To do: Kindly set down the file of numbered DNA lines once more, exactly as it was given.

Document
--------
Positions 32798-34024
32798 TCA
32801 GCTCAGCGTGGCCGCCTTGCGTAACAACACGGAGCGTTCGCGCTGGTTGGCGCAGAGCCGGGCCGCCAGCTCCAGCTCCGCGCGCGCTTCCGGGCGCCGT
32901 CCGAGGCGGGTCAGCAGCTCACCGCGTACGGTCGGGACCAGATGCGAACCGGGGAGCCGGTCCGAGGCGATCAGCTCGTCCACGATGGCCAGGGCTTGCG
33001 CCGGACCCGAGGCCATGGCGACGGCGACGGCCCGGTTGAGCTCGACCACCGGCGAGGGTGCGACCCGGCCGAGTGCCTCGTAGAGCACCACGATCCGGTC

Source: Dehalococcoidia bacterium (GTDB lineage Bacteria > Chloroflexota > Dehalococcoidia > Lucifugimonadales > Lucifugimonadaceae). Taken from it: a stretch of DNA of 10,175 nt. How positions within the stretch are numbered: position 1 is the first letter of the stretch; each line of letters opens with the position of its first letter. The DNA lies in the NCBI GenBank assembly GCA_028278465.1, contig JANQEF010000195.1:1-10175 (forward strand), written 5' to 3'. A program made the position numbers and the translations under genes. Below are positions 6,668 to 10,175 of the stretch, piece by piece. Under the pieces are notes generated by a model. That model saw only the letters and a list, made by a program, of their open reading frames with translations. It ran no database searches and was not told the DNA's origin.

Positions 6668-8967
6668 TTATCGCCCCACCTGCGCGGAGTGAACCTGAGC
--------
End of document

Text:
Positions 32798-34024
32798 TCA
32801 GCTCAGCGTGGCCGCCTTGCGTAACAACACGGAGCGTTCGCGCTGGTTGGCGCAGAGCCGGGCCGCCAGCTCCAGCTCCGCGCGCGCTTCCGGGCGCCGT
32901 CCGAGGCGGGTCAGCAGCTCACCGCGTACGGTCGGGACCAGATGCGAACCGGGGAGCCGGTCCGAGGCGATCAGCTCGTCCACGATGGCCAGGGCTTGCG
33001 CCGGACCCGAGGCCATGGCGACGGCGACGGCCCGGTTGAGCTCGACCACCGGCGAGGGTGCGACCCGGCCGAGTGCCTCGTAGAGCACCACGATCCGGTC

Source: Dehalococcoidia bacterium (GTDB lineage Bacteria > Chloroflexota > Dehalococcoidia > Lucifugimonadales > Lucifugimonadaceae). Taken from it: a stretch of DNA of 10,175 nt. How positions within the stretch are numbered: position 1 is the first letter of the stretch; each line of letters opens with the position of its first letter. The DNA lies in the NCBI GenBank assembly GCA_028278465.1, contig JANQEF010000195.1:1-10175 (forward strand), written 5' to 3'. A program made the position numbers and the translations under genes. Below are positions 6,668 to 10,175 of the stretch, piece by piece. Under the pieces are notes generated by a model. That model saw only the letters and a list, made by a program, of their open reading frames with translations. It ran no database searches and was not told the DNA's origin.

Positions 6668-8967
6668 TTATCGCCCCACCTGCGCGGAGTGAACCTGAGC